In a potentially crushing blow to the burgeoning medical marijuana industry, the IRS has ruled that dispensaries cannot deduct standard business expenses such as payroll, security or rent.
Harborside Health Center, one of the nation's largest medical marijuana dispensaries and considered a model for the industry, is on the hook for $2.5 million in taxes from 2007 and 2008. That is $2 million more than the Oakland, Calif.-based company paid for those tax years.
“I see only two outcomes here,” said Steve DeAngelo, director and chief executive of Harborside. “Either this IRS assessment has to change or we go out of business. There really isn’t a middle ground for us.”
DeAngelo says the ruling will likely be appealed. He has 90 days to respond to the ruling.
The IRS ruling is based on an obscure portion of the tax code -- section 280E -- passed into law by Congress in 1982, at the height of Reagan administration’s “war on drugs.” The law, originally targeted at drug kingpins and cartels, bans any tax deductions related to "trafficking in controlled substances."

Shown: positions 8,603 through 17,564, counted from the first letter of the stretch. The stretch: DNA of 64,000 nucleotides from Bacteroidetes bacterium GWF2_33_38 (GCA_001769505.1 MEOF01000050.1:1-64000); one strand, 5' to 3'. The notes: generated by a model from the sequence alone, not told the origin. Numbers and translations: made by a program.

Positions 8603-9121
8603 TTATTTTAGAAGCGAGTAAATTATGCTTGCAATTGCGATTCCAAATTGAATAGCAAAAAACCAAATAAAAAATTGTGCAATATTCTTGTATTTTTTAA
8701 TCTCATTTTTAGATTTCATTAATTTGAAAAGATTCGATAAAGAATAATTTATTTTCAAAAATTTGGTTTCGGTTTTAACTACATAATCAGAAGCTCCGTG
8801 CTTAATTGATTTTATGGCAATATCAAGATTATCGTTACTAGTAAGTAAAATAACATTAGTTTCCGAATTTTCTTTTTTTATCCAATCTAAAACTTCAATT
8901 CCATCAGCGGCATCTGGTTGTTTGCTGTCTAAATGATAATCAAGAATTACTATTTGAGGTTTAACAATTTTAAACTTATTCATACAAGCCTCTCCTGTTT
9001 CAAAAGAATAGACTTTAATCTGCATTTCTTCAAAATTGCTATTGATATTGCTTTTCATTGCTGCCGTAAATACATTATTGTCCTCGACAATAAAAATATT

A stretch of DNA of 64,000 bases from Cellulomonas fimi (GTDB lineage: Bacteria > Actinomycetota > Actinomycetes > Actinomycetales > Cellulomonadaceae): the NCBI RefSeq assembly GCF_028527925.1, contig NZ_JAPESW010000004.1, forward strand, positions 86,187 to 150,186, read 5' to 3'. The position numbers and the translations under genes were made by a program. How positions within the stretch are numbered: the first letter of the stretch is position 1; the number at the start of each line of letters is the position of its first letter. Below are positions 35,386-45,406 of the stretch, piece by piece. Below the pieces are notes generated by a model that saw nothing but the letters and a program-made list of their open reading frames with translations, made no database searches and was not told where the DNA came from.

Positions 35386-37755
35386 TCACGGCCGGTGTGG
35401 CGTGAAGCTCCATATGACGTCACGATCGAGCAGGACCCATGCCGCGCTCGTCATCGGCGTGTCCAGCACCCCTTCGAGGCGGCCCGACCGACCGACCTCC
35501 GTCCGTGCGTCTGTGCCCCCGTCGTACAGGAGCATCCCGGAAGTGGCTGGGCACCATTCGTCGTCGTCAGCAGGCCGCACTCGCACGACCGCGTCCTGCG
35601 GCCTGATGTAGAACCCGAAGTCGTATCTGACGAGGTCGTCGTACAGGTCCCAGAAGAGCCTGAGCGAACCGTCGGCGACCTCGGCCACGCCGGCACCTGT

Although 16 states and the District of Columbia have passed laws allowing medical use of marijuana, the federal government still considers it a Schedule I drug, the most restrictive category with the harshest penalties.
The Internal Revenue Service refused to comment on the specific case, but letters sent from Andrew Keyso, IRS deputy associate chief counsel, to some members of Congress spell out the official position:
“Section 280E of the Code disallows deductions incurred in the trade or business of trafficking in controlled substances that federal law or the law of any state in which the taxpayer conducts the business prohibits. For this purpose, the term “controlled substances” has the meaning provided in the Controlled Substances Act. Marijuana falls within the Controlled Substances Act.”